249525 Potential Pharmaceutical Applications of Uniform-Sized Chitosan Micro/Nanospheres with Autofluorescent Property

Tuesday, October 30, 2012: 1:30 PM
Allegheny III (Westin )
Wei Wei and Guanghui Ma, National Key Laboratory of Biochemical Engineering, Institute of Process Engineering, Chinese Academy of Sciences, Peking, China

  Chitosan has been adopted to have potential application in pharmaceutical science due to its outstanding properties of nontoxicity, biocompatibility, biodegradability, mucus-adhesion, and low cost. To cater to specific clinical requirements, we developed a series of novel chitosan-based mciro/nanospheres and testified their potenials in pharmaceutical applications.

  First, uniform-sized chitosan microspheres were prepared by porous membrane emulsification technique. These microspheres were found to be autofluorescent due to the crosslinking reaction. Their uniform size and autofluorescent property significantly facilitated our following studies.

  When microspheres were used as a drug carrier, their particle size highly correlated to subsequent transportation and metabolism in vivo. These microspheres with different size (2.1 μm, 7.2 μm, and 12.5 μm) exhibited distinguishing fates in bioadhesion, absorption and distribution, while the biodegradation also varied due to the different RES (reticuloendothelial system) locations.

  The demands on drug release behavior vary from case to case in clinical therapy. To solve this problem, we developed a series of novel chitosan microspheres, which could exhibit different release profiles. The tunable ability of structural properties, such as surface charge, cavity size, and wall porosity, enabled the modification of these microspheres to cater to specific requirements in clinic.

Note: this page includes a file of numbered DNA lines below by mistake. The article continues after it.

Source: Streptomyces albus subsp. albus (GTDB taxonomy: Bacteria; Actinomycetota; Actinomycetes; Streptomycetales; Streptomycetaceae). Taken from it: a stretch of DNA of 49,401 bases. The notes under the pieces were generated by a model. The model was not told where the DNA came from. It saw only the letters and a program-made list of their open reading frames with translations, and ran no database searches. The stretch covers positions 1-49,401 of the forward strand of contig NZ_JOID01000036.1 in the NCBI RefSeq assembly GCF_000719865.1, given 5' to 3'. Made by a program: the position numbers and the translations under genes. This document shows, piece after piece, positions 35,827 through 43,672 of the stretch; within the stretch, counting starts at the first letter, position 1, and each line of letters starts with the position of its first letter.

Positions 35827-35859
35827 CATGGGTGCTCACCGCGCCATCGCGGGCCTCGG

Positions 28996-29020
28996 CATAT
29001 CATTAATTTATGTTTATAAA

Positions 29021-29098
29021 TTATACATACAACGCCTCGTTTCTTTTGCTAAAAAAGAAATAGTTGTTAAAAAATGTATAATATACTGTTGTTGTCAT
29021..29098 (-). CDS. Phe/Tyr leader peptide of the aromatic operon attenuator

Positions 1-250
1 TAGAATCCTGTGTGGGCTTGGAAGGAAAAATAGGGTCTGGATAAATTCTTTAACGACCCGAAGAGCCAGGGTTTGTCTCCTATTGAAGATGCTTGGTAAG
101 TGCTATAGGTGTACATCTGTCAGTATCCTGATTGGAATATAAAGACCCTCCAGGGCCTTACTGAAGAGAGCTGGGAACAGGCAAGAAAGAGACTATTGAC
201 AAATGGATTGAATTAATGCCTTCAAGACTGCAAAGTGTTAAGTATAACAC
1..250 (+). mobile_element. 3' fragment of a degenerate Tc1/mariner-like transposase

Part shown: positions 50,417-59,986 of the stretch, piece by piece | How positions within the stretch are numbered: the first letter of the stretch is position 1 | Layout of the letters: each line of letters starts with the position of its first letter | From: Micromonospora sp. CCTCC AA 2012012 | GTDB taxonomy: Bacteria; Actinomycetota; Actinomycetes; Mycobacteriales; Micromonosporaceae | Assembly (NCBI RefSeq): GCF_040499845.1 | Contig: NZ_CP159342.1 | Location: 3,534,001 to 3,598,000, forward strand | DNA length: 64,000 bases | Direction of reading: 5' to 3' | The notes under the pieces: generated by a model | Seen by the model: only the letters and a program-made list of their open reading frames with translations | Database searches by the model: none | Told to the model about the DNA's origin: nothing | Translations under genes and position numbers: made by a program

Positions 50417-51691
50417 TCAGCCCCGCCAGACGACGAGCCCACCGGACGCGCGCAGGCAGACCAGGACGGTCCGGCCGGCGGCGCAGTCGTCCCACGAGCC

Having revealed the influences of particle size and structure properties, we next used hollow-porous chitosan microspheres for oral administration of insulin. The hollow structure could conserve the bioactivity of encapsulated insulin, the quaternized group in matrix could decrease drug leakage by steric hindrance and enhance bioadhesive ability by electrostatic interaction, and the wall porosity could promote the insulin release. As expected, in vivo evaluation saw an optimal reduction in blood glucose level and powerful therapeutic effects after treatment with as-designed microspheres.

 We also used premix membrane emulsification technique to prepare chitosan (CS) and its derivative N-trimethyl chitosan chloride (TMC) nanoparticles (NPs) and testified their feasibility as carrier for insoluble anticancer drug paclitaxel (PTX). Both NPs displayed a narrow size distribution (150-200 nm), a high encapsulation efficiency (>80%), and a relatively high loading content (>30%). PTX could be well distributed in the NPs through an in-situ crystallization process. PTX-TMC NPs could be more readily taken up by LLC (Lewis Lung Cancer) cells due to the larger amount of positive charge on the surface of TMC NPs, thus leading to a better cytotoxicity than PTX-CS NPs and free drug (Taxol®). Moreover, PTX-TMC NPs could be absorbed more effectively by the gastrointestinal after orally administrated to LLC tumor-bearing C57/BL6 mice, accumulated in tumor tissue to a larger extent, exhibited greater tumor growth inhibition effect, and caused lower side effects than PTX-CS NPs and Taxol®.

  All these results strongly supported that these uniform-sized autofluorescent chitosan micro/nanospheres hold great potentials for oral delivery of protein drugs and anticancer chemotherapy.

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